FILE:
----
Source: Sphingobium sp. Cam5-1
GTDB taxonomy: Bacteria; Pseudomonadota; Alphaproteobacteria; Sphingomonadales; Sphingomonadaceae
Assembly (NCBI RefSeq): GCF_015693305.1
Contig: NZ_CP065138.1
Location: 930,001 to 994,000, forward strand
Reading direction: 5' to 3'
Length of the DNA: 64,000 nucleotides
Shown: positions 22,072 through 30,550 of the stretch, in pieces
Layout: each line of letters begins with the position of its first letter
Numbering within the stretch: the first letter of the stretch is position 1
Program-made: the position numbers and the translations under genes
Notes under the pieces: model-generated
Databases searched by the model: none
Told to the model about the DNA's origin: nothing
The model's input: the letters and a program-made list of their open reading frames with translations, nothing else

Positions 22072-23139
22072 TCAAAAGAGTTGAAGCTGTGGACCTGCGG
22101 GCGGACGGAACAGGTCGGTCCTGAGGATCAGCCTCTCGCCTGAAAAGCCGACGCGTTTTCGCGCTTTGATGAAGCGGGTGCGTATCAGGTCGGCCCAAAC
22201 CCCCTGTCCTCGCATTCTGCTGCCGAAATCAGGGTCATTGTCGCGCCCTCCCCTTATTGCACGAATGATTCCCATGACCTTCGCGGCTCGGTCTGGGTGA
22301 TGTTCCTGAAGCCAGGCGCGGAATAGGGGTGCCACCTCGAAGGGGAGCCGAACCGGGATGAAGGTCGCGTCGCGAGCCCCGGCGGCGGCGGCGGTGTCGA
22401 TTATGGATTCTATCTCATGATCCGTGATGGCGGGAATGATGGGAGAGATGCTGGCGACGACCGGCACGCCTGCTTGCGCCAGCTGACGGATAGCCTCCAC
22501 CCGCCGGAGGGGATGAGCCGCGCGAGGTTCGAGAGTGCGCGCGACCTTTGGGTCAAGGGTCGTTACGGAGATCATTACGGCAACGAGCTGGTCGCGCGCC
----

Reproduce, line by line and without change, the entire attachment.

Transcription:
Source: Sphingobium sp. Cam5-1
GTDB taxonomy: Bacteria; Pseudomonadota; Alphaproteobacteria; Sphingomonadales; Sphingomonadaceae
Assembly (NCBI RefSeq): GCF_015693305.1
Contig: NZ_CP065138.1
Location: 930,001 to 994,000, forward strand
Reading direction: 5' to 3'
Length of the DNA: 64,000 nucleotides
Shown: positions 22,072 through 30,550 of the stretch, in pieces
Layout: each line of letters begins with the position of its first letter
Numbering within the stretch: the first letter of the stretch is position 1
Program-made: the position numbers and the translations under genes
Notes under the pieces: model-generated
Databases searched by the model: none
Told to the model about the DNA's origin: nothing
The model's input: the letters and a program-made list of their open reading frames with translations, nothing else

Positions 22072-23139
22072 TCAAAAGAGTTGAAGCTGTGGACCTGCGG
22101 GCGGACGGAACAGGTCGGTCCTGAGGATCAGCCTCTCGCCTGAAAAGCCGACGCGTTTTCGCGCTTTGATGAAGCGGGTGCGTATCAGGTCGGCCCAAAC
22201 CCCCTGTCCTCGCATTCTGCTGCCGAAATCAGGGTCATTGTCGCGCCCTCCCCTTATTGCACGAATGATTCCCATGACCTTCGCGGCTCGGTCTGGGTGA
22301 TGTTCCTGAAGCCAGGCGCGGAATAGGGGTGCCACCTCGAAGGGGAGCCGAACCGGGATGAAGGTCGCGTCGCGAGCCCCGGCGGCGGCGGCGGTGTCGA
22401 TTATGGATTCTATCTCATGATCCGTGATGGCGGGAATGATGGGAGAGATGCTGGCGACGACCGGCACGCCTGCTTGCGCCAGCTGACGGATAGCCTCCAC
22501 CCGCCGGAGGGGATGAGCCGCGCGAGGTTCGAGAGTGCGCGCGACCTTTGGGTCAAGGGTCGTTACGGAGATCATTACGGCAACGAGCTGGTCGCGCGCC